Credit: AMC

Better Call Saul creators Vince Gilligan and Peter Gould want to clear up some of the online confusion over their Breaking Bad prequel. The writer-producers and the Better Call Saul cast took the stage at the Television Critics Association’s semi-annual press tour in Pasadena on Saturday to take questions from reporters, many of whom have seen the first two episodes of the eagerly anticipated series which debuts Feb. 8 (the first-blush verdict in the room seems to be: The spin-off is much better than skeptics expected).

Gilligan and Gould said the question they’re most often asked is whether certain Breaking Bad characters will show up in the new series. It turns out stars Bryan Cranston and Aaron Paul will not appear in the first season, but all Breaking Bad characters could and likely will show up on Saul at some point.

“In the spirit of full disclosure, Walt and Jesse will not appear in season 1,” Gould said. “Having said that, everything else is on the table.” Gould noted there’s a large board in the Saul writers’ room listing all the characters from Breaking Bad as potential script fodder.

Gilligan added: “The short answer is: The sky is the limit and any of these characters could conceivably show up in future seasons. But the intention is it will feel proper and organic, because if it feels like a stunt then something has gone terribly wrong in the writers’ room. Jesse will be tricky, because he’s so young [during the Better Call Saul timeline]. To be completely honest, I want to see them all eventually. There’s a constant tension of, ‘Man, this would be fun to do, but would it just be a stunt?'”

Joked star Bob Odenkirk: [The difference with being on Better Call Saul is] “every time I walk in [Saul’s] office I say, ‘Has Walter White called yet?'”

More from the panel:

Odenkirk says Saul’s character is different in the prequel: “He’s a different guy. He’s a far more dimensional character than Saul Goodman on Breaking Bad—by necessity, [because] he’s on screen a lot more … [the writers] have a great time creating highly conflicting ethical situations where the character has to navigate a complex and ever changing prism of ethical choices.”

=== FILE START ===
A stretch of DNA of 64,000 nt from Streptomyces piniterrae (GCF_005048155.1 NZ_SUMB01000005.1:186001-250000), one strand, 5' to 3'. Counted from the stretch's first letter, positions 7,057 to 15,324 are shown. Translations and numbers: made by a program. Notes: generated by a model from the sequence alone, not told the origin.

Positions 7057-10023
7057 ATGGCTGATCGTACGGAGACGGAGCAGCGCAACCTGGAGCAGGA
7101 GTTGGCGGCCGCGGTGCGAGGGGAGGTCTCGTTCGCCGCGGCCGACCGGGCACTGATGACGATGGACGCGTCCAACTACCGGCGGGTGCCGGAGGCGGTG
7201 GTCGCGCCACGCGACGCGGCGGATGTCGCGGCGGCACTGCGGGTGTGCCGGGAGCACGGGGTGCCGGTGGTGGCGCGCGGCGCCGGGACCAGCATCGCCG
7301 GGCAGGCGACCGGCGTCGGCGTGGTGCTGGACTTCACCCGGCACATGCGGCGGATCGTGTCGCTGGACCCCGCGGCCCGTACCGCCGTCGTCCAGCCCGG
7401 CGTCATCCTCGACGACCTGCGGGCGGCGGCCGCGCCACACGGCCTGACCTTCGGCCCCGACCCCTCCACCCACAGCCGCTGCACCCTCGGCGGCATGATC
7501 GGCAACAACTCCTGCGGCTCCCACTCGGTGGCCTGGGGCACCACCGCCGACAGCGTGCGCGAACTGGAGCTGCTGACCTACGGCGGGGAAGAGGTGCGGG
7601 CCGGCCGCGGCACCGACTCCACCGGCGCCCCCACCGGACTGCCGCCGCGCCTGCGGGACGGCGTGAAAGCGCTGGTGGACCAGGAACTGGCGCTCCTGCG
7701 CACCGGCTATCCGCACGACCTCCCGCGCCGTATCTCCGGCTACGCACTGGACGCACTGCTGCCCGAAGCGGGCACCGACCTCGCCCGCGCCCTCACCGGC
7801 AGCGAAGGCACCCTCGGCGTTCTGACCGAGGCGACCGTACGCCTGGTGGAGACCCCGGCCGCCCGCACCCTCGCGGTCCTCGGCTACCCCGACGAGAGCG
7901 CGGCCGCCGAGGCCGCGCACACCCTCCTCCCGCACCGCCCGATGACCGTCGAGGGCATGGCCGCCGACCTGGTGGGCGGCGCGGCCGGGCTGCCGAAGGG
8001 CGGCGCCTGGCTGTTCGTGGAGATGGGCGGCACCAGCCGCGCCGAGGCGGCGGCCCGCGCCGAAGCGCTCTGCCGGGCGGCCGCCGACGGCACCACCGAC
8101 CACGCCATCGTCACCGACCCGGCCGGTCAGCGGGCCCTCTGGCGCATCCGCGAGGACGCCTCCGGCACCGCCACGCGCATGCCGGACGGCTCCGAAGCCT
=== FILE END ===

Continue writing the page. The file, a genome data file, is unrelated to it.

Gilligan says he was pretty scared to muck with Breaking Bad‘s legacy by making a prequel, but is now feeling very confident in the show’s quality: “All of life is a risk, and this is certainly a risk, and I was scared the whole time, and I’m still anxious about how it will be received. I don’t think [it was until] we were in the editing room, and saw [the story] made tangible [that I said], ‘Shit, I don’t know if the world will like this thing, but I do. I’m really proud. It’s a goddamn good show. The first two are really good and it only gets better from there.”

Based on the first two episodes, Better Call Saul has a Breaking Bad-ian feel in many respects—such as the very purposeful and character-driven use of color and sound effects—yet there are some creative changes behind the scenes: “Breaking Bad had a hand-held camera, it always had a little bit of motion to it,” Gould said. “This time the camera always tends to be static and locked down. It almost feels like [Saul] is struggling against the corners of the frame.”

Episode Recaps

Better Call Saul

Saul Goodman, first introduced in Breaking Bad, gets his own prequel.



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